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Feb19ThuCorps find creative ways to support the Partners in Mission campaign. February 19, 2015 by Giselle Randall
Etobicoke Temple aims high
Last year, Toronto's Etobicoke Temple raised more than $100,000 for Partners in Mission. “Our congregation is so diverse. We have people from Laos, India, Sri Lanka, Africa and the Carribean—people who know how blessed we are in Canada and how much need there is in other parts of the world,” says Major Kathryn Trim, corps officer. “I think it helps us see beyond ourselves.”
Major Trim and her husband, Major Kester Trim, served in Africa for seven-and-a-half years, where they saw the need first-hand, and the benefits of giving as well. “We were very aware that some of our programming was directly affected by overseas giving,” she says. “If the giving went up, we had more for programs. If the giving went down, there was a direct impact on programs.”
Much of the fundraising and awareness efforts at Etobicoke Temple are spearheaded by corps member Vangi Court. Each year, the corps focuses on a different project, such as water, education, agriculture and health care. People who have served overseas are invited to speak at various events and on Sunday mornings. Funds were raised through brass concerts, a piano recital, a Christmas tea and sale, and selling fair trade coffee. The campaign continues all year long. “It should just be part of our lives,” Court says.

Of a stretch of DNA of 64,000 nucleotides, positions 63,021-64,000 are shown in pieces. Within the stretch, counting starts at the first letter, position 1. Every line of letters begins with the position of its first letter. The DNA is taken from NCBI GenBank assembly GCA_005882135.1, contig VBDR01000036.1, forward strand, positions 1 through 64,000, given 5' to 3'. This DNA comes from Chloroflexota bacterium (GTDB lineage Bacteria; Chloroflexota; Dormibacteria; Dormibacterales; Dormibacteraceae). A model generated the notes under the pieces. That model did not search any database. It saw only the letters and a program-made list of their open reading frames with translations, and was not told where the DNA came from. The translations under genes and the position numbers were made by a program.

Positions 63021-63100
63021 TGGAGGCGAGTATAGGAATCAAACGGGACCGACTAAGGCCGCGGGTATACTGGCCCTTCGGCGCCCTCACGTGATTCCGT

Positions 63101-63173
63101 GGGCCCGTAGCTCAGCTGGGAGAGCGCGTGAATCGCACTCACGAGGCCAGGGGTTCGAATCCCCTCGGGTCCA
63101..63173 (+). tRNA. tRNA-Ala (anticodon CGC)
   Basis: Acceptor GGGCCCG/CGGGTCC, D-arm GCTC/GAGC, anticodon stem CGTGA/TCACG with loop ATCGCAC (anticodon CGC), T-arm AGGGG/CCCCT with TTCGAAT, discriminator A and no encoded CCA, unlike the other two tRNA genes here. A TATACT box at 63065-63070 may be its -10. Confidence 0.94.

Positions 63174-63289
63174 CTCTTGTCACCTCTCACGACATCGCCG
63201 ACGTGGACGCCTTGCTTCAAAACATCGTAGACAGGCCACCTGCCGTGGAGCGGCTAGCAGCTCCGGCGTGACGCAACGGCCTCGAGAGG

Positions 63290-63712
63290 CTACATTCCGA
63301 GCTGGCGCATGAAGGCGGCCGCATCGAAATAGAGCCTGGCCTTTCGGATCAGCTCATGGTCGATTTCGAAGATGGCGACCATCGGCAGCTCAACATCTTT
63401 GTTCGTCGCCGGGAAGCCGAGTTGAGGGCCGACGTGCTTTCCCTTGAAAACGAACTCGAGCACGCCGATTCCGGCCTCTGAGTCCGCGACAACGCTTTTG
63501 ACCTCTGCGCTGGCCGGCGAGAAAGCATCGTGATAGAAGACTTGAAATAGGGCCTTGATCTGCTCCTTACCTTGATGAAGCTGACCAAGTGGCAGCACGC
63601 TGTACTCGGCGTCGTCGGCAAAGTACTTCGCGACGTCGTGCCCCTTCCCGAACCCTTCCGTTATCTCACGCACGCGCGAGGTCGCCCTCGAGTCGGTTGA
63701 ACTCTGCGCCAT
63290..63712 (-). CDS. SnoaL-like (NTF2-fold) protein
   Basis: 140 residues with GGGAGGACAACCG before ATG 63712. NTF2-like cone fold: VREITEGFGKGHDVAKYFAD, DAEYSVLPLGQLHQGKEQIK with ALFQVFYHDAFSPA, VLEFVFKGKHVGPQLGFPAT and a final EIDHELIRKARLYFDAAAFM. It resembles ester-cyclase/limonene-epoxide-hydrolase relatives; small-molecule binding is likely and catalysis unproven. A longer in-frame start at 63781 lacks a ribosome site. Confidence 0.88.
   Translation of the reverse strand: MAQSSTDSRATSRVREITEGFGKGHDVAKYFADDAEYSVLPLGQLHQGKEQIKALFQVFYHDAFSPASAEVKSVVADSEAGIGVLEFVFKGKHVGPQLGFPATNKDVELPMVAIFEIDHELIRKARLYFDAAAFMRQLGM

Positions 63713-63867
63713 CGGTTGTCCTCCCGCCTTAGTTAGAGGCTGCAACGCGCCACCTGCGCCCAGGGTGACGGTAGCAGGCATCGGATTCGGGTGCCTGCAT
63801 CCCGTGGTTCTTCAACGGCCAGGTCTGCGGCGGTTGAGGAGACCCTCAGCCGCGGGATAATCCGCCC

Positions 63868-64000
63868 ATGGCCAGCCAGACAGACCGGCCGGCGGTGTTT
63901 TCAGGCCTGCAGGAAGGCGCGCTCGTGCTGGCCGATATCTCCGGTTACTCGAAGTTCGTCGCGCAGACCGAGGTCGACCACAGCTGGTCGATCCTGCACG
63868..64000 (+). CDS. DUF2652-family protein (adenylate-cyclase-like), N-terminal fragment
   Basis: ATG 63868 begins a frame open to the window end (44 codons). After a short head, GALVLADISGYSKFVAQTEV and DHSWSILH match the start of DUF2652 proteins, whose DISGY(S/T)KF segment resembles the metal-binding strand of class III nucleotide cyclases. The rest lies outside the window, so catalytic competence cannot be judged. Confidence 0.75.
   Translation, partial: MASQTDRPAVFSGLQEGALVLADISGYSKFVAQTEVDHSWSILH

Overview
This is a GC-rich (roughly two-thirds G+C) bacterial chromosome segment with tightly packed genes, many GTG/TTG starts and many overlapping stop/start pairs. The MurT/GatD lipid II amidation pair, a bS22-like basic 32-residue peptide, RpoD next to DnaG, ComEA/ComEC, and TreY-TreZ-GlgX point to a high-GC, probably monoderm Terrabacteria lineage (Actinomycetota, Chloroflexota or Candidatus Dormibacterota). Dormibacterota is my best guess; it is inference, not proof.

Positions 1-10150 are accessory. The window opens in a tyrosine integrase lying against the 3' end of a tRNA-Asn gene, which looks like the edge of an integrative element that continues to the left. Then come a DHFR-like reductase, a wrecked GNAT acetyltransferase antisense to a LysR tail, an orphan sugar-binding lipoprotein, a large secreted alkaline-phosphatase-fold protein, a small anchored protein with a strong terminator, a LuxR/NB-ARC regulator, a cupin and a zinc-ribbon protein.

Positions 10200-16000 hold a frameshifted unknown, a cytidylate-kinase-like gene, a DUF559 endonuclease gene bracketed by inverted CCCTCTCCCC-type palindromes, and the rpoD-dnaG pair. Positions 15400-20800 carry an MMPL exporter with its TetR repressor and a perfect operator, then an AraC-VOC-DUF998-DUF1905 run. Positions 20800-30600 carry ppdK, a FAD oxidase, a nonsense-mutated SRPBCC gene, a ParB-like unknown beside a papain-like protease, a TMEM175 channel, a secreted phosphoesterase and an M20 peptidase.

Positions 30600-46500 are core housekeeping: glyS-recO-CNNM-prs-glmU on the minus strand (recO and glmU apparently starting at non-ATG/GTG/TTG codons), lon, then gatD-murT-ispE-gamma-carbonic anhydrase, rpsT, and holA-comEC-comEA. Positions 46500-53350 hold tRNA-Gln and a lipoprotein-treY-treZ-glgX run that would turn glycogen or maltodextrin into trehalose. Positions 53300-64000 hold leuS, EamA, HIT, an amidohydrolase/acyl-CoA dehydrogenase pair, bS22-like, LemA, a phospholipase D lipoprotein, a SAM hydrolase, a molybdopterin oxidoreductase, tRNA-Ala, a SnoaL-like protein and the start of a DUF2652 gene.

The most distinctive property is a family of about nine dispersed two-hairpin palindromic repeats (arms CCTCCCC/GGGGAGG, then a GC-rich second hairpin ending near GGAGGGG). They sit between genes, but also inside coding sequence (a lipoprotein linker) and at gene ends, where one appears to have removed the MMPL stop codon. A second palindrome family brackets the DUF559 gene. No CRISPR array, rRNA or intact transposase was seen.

Woodstock Community Church shoots and scores
In 2014, Woodstock Community Church, N.B., more than doubled their Partners in Mission fundraising goal with a unique challenge. “We divided our congregation into four NHL hockey teams: the Montreal Canadiens, the Toronto Maple Leafs, the Boston Bruins and the Philadelphia Flyers, and hung each team's jersey on the wall in the sanctuary,” says Major Laverne Fudge, corps officer. “For every $25 a team raised, we added a hockey puck to the wall as a way to keep score.”
During the 13-week campaign, Major Fudge shared the information provided by the world missions department about the Army's work around the world and made it a focus for prayer. He encouraged the congregation to give above and beyond their normal tithe. “Many people are on fixed incomes, but they rose to the challenge,” he says. Funds were collected through coin cans distributed at the beginning of the campaign, weekly giving, monthly coffee houses and a movie night. When the results were tallied at the end of the campaign, the Maple Leafs came out on top. “The only way they can win!” Major Fudge laughs.